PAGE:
It is important that when conflicts do arise, that PBCs have fair and transparent processes and procedures for managing them. Dispute resolution involves people who are in disagreement coming together to talk about the problem and deciding on a way to solve it. Dispute resolution processes are often used as a way to solve problems without going to court. Out of court dispute resolution is often referred to as Alternative Dispute Resolution (ADR). It involves an independent person who helps people in dispute to try to sort out the issues between them. ADR can be used for almost any kind of dispute; even those that would never go to a court or tribunal. There are different ways people try to resolve disputes using ADR processes. These may involve:

  • The people involved in a dispute discuss the matter between themselves to try and reach an agreement.
  • An independent person (a mediator) helps people to resolve their dispute. Mediators are often used when people are in conflict with each other.
  • The people involved in a dispute present the matter to an independent person who makes a decision. The parties to the dispute are bound by that decision.

Negotiation and mediation allow people to resolve disputes through coming to an agreement with each other. Arbitration means a third person makes a decision about the dispute which the parties must accept.

While ADR may not be suitable for every type of dispute, it has benefits over court-based dispute resolution because it is usually quicker and less expensive and can also provide more flexible outcomes where parties come to an agreement on the outcomes rather than having a resolution imposed on them by a court.

If a dispute cannot be resolved by other means the parties involved may resort to a court-based resolution. Most courts will expect that the parties have attempted to resolve their dispute through ADR before going to court.

Indigenous dispute resolution

There are many different Indigenous communities across Australia with their own laws and customs for managing disputes. Such processes are different from those used in the non-Indigenous Australian legal system.

In order to achieve successful outcomes dispute resolution processes must reflect local needs, be community driven and recognise local culture, law and language. Where traditional dispute resolution mechanisms exist, incorporating them into PBC dispute resolution practices provides cultural legitimacy to the process.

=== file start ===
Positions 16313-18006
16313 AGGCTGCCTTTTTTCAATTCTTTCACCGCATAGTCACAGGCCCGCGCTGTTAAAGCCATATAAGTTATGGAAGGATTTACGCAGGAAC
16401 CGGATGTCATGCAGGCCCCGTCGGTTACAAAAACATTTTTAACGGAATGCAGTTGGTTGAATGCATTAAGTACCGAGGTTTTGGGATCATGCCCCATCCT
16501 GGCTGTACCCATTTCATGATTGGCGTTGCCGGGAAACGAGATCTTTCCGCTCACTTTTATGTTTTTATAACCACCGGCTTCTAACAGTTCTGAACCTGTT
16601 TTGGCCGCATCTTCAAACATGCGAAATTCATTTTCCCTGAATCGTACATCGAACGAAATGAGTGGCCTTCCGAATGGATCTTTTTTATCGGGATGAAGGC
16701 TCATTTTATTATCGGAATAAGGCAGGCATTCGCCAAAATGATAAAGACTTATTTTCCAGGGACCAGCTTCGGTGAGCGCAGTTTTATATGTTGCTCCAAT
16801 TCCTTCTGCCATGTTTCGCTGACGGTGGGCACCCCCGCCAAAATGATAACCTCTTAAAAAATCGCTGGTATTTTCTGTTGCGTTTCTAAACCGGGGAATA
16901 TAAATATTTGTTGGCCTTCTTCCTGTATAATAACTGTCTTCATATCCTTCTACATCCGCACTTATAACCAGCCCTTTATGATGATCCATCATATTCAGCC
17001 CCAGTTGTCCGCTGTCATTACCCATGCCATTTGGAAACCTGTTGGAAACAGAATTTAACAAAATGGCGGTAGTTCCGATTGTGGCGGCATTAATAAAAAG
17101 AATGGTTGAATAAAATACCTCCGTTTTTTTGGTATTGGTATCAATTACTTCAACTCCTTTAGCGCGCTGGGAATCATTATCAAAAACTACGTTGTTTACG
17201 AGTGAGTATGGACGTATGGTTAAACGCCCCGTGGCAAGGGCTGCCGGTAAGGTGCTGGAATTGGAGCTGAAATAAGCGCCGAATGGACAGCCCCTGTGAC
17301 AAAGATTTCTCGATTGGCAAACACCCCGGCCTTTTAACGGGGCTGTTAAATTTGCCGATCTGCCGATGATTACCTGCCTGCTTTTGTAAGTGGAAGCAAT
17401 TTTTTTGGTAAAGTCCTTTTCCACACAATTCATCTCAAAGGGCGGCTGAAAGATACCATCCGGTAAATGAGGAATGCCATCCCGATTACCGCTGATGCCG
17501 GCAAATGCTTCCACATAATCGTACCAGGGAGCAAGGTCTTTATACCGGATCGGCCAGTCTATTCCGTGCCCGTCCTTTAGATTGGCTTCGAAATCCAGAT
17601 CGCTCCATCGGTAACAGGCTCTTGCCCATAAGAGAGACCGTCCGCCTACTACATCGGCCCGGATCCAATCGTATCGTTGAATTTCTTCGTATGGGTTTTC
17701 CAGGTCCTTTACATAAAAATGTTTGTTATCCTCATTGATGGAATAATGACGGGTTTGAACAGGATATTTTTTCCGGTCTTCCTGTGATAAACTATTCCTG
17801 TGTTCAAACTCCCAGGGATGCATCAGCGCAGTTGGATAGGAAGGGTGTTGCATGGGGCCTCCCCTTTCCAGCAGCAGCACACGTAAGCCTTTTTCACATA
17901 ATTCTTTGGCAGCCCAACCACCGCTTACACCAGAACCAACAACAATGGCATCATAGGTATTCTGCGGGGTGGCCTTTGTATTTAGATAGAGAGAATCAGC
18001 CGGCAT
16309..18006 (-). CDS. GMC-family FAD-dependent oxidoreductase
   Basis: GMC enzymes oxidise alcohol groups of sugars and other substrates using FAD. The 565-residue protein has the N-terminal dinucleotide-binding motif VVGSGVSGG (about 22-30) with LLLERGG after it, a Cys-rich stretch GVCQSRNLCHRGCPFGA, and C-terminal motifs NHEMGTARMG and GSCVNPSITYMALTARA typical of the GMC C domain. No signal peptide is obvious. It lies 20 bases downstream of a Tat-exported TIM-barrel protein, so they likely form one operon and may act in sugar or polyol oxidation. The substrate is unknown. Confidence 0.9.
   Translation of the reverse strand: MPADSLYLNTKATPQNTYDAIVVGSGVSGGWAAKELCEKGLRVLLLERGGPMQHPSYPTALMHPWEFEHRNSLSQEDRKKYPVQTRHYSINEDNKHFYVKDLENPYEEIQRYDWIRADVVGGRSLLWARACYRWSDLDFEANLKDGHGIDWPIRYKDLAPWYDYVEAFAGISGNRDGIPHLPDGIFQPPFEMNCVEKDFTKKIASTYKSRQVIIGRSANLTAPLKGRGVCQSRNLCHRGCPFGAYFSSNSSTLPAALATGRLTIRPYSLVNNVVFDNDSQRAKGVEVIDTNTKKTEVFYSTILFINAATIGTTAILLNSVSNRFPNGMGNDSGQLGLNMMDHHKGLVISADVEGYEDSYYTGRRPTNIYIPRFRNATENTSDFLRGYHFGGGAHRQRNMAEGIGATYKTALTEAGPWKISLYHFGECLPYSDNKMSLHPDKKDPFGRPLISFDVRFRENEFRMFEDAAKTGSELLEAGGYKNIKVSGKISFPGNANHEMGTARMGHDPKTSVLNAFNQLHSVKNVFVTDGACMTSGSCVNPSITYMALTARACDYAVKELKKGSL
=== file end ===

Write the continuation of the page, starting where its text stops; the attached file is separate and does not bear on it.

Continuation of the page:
The Indigenous facilitation and mediation project proposes the following best practice principles in Indigenous decision-making, agreement-making and dispute management processes:


Conflict is natural and can have positive outcomes when managed appropriately. 


Indigenous people have the right to: 

  • Free, Prior and Informed Consent (FPIC) to processes and agreement outcomes
  • say no to any processes or agreements
  • manage and own their decisions and disputes.


Indigenous decision making and dispute management processes are complex and should not be rushed.


Processes should do no harm. 


How agreements are negotiated will have a major bearing on their sustainability: decisions must be owned by Indigenous parties to be sustainable. 


‘Quick fix’ solutions are to be avoided at the expense of long term resolution. 


No one size fits all - processes should: 

  • reflect, support and be tailored to local needs and ideas of how authority should be organised and decisions should be made
  • embody Indigenous values and Indigenous law
  • recognise that some Indigenous disputes may not be amenable to resolution and that their dynamics should be managed and accounted for in solutions
  • build on and support local capacity.


Early intervention and prompt responses can de-escalate conflict. 


Agreement-making processes and negotiations require arm's length facilitation. 


Indigenous decision-making, agreement-making and dispute management processes should be integrated with other processes and services in Indigenous communities in whole-of-government and whole-of-community approaches. 

Adapted from Final Report of the Indigenous Facilitation and Mediation Project, T Bauman, AIATSIS, Canberra, 2006.

PBC dispute management

To effectively manage conflict PBCs need to have rules, policies and procedures in place to identify and resolve disputes, and to implement decisions and solutions. These rules are written down in the PBC’s constitution or rule book. The Indigenous Governance Toolkit suggests that a dispute resolution process should clearly set out: